Layne Staley died on April 5, 2002 and Kurt Kobain April 5, 1994. Throwthepie listens to some of their best work.
Both were charismatic singers who, despite their differing styles, helped define the term 'grunge'. There's no denying that both struggled with their own personal demons but today is a day for remembering their contributions to music and the influence they still have on today's artists. Here are a few of their best recordings.
Nirvana, 'Where Did You Sleep Last Night'
Kurt admitted that he was terrified of doing the MTV Unplugged performance but the whole band defied expectations to deliver a truly acoustic set of unexpected proportions. Kurt ended with a cover of Leadbelly's 'Where Did You Sleep Last Night?' which starts out gently but ends up with Kurt belting his lungs out over the top. So much so, in fact, that he refused to do an encore as he felt there was no way he could better that as a final song. This was one moment where we saw Kurt as himself as well as unplugged.
Alice In Chains, 'Would?'
It's ironic and tragic that Alice In Chains' 'Would?' was written about the death of their friend, Mother Love Bone's Andrew Wood. Wood was one of grunge's first drug-related deaths and a huge loss to many of whom who would go on to make it big. He was never forgotten though and the sparse riffs of 'Would?', overlain with Staley's belting chorus make sure of that as Layne remembers his mentor and friend.
Explosive cries of 'Yeah, yeah', after such a simple, gentle verse is Kurt delivering his poetic best followed by bursts of pure emotion. Even the bass break is simple, but the song is full of so many catchy hooks and lyrics that appealed to every angst-laden teenager, that it was always going to be a hit,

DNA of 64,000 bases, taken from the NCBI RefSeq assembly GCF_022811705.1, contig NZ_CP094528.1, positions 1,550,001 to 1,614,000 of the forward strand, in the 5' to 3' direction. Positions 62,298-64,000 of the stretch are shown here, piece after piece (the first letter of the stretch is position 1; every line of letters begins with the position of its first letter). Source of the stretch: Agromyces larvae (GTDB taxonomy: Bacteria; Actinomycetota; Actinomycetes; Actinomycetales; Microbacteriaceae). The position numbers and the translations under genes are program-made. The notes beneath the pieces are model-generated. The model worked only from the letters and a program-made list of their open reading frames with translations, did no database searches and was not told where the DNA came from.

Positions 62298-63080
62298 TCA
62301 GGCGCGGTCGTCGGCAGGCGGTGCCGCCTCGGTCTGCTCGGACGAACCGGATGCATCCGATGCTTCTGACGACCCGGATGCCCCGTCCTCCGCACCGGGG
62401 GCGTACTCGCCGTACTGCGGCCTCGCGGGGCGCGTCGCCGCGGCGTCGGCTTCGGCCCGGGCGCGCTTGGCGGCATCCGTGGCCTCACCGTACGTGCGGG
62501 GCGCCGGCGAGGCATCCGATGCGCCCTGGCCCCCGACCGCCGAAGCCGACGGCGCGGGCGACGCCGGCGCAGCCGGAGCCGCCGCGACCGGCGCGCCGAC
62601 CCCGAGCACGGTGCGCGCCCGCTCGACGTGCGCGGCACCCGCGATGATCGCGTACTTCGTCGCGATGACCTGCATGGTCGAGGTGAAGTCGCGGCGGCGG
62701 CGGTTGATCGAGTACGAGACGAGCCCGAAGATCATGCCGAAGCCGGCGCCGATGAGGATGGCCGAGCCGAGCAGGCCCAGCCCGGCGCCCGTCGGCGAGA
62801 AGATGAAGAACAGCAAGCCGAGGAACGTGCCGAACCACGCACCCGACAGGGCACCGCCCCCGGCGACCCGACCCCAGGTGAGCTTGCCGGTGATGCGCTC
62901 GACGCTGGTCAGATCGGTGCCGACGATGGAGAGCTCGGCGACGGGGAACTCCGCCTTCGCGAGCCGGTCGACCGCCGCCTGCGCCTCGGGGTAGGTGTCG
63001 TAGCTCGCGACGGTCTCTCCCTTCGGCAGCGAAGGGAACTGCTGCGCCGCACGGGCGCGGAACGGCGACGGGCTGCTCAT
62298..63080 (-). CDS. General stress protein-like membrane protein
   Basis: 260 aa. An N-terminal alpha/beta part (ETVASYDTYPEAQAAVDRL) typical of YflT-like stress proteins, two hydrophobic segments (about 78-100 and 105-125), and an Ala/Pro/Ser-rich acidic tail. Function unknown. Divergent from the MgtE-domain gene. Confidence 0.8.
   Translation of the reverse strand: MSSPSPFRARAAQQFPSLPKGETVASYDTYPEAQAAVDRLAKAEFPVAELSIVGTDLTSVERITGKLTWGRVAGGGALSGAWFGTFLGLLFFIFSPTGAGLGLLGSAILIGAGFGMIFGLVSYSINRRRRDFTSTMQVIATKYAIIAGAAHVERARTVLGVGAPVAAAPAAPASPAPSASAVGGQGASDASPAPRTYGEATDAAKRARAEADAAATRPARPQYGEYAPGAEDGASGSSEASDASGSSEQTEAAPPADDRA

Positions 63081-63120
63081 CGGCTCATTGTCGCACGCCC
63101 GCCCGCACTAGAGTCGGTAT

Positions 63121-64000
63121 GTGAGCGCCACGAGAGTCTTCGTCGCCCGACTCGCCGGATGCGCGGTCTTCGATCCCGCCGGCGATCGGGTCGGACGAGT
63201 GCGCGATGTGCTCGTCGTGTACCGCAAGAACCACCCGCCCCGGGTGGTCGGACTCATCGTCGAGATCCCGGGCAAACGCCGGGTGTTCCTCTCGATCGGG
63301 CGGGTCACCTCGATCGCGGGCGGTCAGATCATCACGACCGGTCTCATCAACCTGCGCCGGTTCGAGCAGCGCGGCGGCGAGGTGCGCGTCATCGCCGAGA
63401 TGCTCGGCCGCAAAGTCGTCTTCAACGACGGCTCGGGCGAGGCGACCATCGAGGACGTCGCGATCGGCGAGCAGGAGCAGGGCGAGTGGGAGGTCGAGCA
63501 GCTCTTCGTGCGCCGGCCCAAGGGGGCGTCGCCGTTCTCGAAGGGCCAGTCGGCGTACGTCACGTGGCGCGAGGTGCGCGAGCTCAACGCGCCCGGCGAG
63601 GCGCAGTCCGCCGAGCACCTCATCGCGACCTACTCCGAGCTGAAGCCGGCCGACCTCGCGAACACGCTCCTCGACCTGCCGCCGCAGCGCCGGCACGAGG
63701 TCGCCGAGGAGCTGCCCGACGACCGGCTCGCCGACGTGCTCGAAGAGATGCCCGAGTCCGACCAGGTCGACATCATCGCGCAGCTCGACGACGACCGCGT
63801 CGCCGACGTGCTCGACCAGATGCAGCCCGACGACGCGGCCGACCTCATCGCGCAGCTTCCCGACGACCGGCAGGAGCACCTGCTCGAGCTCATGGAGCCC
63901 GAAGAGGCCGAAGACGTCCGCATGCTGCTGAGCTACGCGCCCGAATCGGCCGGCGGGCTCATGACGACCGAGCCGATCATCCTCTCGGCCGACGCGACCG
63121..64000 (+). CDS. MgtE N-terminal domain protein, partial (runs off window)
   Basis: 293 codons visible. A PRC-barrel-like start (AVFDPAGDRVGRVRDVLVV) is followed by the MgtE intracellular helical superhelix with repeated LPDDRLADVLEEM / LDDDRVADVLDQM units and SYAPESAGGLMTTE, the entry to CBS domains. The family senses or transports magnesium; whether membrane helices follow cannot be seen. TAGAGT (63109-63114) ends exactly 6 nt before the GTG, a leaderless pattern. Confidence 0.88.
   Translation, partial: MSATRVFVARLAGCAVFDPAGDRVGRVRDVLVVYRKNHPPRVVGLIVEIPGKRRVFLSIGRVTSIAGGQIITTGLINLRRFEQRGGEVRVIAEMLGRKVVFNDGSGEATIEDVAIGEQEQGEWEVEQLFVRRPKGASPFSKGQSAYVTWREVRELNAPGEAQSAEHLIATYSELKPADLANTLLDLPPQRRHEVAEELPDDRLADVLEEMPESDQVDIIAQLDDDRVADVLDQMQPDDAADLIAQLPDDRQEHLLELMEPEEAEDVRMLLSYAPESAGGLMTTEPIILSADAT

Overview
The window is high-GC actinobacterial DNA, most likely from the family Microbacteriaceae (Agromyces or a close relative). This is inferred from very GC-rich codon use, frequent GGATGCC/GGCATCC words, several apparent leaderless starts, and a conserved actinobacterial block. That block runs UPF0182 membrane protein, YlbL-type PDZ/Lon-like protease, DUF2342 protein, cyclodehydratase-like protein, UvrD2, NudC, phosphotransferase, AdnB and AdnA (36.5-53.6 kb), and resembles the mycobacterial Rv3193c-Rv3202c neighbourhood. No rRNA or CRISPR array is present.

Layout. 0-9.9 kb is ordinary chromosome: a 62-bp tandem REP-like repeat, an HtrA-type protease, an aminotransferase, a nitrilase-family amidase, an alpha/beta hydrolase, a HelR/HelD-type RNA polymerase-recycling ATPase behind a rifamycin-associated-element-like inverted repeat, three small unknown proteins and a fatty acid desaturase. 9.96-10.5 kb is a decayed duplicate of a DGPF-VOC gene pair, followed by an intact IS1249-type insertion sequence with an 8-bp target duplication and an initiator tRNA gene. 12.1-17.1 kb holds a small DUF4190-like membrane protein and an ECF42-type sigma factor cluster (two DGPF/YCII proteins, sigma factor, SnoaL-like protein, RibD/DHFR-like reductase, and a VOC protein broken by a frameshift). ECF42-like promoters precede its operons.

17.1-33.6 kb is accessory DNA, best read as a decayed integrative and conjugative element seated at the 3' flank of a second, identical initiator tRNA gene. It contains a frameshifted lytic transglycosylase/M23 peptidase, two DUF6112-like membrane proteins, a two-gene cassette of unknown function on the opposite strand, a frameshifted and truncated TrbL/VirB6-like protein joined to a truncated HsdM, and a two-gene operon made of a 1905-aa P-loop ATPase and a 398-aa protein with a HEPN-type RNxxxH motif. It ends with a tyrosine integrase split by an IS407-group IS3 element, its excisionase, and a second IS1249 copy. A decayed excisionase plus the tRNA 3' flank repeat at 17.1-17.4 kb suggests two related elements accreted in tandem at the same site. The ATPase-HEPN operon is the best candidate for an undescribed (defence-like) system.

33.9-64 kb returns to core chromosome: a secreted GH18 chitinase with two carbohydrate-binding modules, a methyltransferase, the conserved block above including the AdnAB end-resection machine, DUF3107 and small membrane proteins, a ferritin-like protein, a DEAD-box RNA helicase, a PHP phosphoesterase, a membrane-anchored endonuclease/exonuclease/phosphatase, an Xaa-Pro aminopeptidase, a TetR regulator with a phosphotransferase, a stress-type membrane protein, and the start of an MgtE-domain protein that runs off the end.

Mad Season, 'River of Deceit'
It's a shame that such a beautiful, relaxing five minutes is laden with Layne telling his listeners how he's both admitting and lying to himself about his addictions. There are many brilliant songs on the Seattle supergroup's only album but this one is particularly poignant.
'My pain is self chosen', he cries, flawlessly and 'the only direction we flow is down', is admitting your demons but yet again being unable to do anything about them.
One of the most grunge-sounding songs Nirvana ever produced, 'Blew' was a dirty, raw sounding track. It was the sound of a band not particularly proficient with their instruments but they sure knew how to bash them around and create a sound that even they couldn't have predicted would turn the music world on its head.
Alice In Chains, 'Down In A Hole'
I've chosen the MTV Unplugged version for this simply because it encompasses yet again the struggles Layne was going through but in a raw, heartbreaking way. '
I've been guilty of kicking myself in the teeth', never sounded more poignant. This gig should have been the one that skyrocketed Alice In Chains to further stardom but Layne didn't appear live many times after this. Guitarist Jerry Cantrell was clearly the one leading the show but it was Layne's efforts that stole it.